Despite interim US polls, Biden sticks to climate goals: John Kerry

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John Kerry spoke on the sidelines of the UN COP27 climate summit in Egypt.

Sharm El Sheikh, Egypt:

The United States tried to reassure the UN climate summit in Egypt on Tuesday that it will stick to its energy transition even if Republicans win in the midterm elections.

The COP27 talks were dominated by calls for richer countries to step up their commitments to reduce greenhouse gas emissions and fulfill commitments to financially help poorer countries green their economies.

Developing countries devastated by natural disasters have called for a windfall tax on oil companies’ profits and demanded that wealthy polluters compensate them for the damage caused by their emissions.

But the US midterm elections also loomed high at the summit, as President Joe Biden’s Democrats face an uphill battle to retain their majority in Congress against Republicans, who are less favorable to international climate action.

A Republican victory could be a boon to the ambitions of former President Donald Trump, who is expected to make another bid for the White House.

Trump had pulled the United States out of the 2015 Paris climate accord. Biden returned the United States to the pact on his first day in office in 2020.

The “climate crisis doesn’t just threaten our infrastructure, economy and security – it threatens every aspect of our lives every day,” Kerry said on the sidelines of the summit in the Red Sea resort of Sharm el-Sheikh.

He said that even if Democrats lose the election, “President Biden is more determined than ever to carry on with what we are doing.”

“And most of what we do can’t be changed by someone else coming along,” Kerry said. “The market has made the decision to do what we need to do to respond to the climate crisis.”

Biden took a big win earlier this year when Congress passed the “Inflation Reduction Act,” which will see huge spending on green energy initiatives.

Some 100 world leaders attended the summit on Monday and Tuesday, but Biden will not come until Friday after the midterms. He then goes to Cambodia for the annual US-ASEAN summit and then to Indonesia for a G20 summit.

profit tax on oil

The first day of the summit was marked by dire warnings from UN chief Antonio Guterres, who told COP27 that humanity faces a stark choice: “cooperate or perish”.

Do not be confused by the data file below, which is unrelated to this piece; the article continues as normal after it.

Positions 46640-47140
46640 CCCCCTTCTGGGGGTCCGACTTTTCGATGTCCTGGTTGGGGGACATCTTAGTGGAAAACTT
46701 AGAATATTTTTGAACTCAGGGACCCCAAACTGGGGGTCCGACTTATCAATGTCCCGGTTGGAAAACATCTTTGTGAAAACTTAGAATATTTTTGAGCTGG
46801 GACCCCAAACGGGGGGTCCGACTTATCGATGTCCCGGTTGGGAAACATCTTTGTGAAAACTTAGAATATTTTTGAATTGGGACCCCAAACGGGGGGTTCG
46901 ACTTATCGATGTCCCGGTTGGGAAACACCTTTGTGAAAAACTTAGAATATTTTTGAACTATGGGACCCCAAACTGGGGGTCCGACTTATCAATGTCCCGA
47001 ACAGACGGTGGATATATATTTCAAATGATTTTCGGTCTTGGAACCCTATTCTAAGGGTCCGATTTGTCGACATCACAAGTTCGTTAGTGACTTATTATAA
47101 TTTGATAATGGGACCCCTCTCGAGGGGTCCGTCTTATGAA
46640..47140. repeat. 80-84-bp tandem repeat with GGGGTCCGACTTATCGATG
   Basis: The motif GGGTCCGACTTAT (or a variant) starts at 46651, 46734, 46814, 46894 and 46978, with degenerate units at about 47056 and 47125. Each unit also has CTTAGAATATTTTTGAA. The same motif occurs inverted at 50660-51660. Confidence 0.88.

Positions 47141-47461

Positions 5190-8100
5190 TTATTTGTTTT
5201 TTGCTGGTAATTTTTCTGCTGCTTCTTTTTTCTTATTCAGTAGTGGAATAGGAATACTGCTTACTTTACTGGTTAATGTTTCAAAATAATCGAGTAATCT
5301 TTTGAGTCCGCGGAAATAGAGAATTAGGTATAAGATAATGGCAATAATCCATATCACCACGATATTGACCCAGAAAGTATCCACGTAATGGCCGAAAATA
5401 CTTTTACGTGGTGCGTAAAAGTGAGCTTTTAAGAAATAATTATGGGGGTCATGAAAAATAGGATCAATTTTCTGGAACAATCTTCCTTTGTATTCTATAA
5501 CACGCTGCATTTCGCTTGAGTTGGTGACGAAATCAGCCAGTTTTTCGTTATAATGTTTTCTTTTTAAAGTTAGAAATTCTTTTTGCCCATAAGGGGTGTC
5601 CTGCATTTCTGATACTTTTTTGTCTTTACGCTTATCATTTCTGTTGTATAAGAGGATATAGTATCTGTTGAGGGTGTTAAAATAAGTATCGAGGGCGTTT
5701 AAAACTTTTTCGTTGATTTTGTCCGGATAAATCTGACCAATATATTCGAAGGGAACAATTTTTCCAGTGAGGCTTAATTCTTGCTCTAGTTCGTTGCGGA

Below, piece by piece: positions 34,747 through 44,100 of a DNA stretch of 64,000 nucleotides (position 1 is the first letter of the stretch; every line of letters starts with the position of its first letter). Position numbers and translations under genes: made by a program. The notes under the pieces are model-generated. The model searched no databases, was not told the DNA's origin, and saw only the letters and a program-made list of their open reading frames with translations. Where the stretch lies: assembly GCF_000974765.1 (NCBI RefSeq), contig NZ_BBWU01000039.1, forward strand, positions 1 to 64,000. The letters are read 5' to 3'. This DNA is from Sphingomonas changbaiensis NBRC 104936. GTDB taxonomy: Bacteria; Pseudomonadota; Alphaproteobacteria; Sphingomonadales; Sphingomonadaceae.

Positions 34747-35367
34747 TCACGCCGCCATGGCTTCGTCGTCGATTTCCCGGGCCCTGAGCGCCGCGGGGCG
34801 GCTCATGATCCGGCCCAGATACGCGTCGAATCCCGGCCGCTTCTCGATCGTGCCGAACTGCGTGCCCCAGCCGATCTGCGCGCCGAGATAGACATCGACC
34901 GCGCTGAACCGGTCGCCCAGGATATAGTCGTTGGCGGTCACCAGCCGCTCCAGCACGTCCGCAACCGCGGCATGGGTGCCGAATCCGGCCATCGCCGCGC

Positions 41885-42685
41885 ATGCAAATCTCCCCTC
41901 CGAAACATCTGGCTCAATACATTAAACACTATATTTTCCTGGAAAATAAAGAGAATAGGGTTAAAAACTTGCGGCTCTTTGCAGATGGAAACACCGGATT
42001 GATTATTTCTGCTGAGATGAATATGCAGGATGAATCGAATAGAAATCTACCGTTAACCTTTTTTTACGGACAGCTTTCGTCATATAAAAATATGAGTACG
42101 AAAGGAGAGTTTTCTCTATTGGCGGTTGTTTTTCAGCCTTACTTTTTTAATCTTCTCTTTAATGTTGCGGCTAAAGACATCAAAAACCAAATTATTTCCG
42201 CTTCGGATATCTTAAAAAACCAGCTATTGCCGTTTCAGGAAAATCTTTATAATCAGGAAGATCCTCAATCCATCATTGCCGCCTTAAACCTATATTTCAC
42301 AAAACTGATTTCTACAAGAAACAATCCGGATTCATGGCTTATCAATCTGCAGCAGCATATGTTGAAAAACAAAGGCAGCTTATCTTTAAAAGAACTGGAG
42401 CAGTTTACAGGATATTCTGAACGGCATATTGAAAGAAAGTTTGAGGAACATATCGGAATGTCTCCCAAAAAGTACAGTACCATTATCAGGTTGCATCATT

Nations around the world are dealing with increasingly intense natural disasters that have claimed thousands of lives and cost billions of dollars this year.

They range from devastating floods in Nigeria and Pakistan to droughts in the United States and several African countries, as well as unprecedented heat waves on three continents.

Countries are under pressure to ramp up their emissions reduction efforts to meet the ambitious goal of preventing temperatures from rising more than 1.5 degrees Celsius above the pre-industrial era.

A UN-backed report said on Tuesday that developing countries and emerging economies, excluding China, will need investments of more than $2 trillion a year by 2030 if the world is to stop global warming and cope with its consequences. .

One after another, developing country leaders called for the creation of a “loss and damage” fund that would compensate them for the destruction caused by natural disasters, arguing that rich countries are responsible for most of the emissions the harm the planet.

The Prime Minister of Antigua and Barbuda, Gaston Browne, spoke on behalf of a group of small island nations threatened by rising sea levels and tropical storms.

“As they take advantage, the planet is on fire,” Browne told fellow leaders.

Barbados Prime Minister Mia Mottley on Monday called for a 10 percent tax on oil companies to finance losses and damages.

(Except for the headline, this story has not been edited by NDTV staff and has been published from a syndicated feed.)

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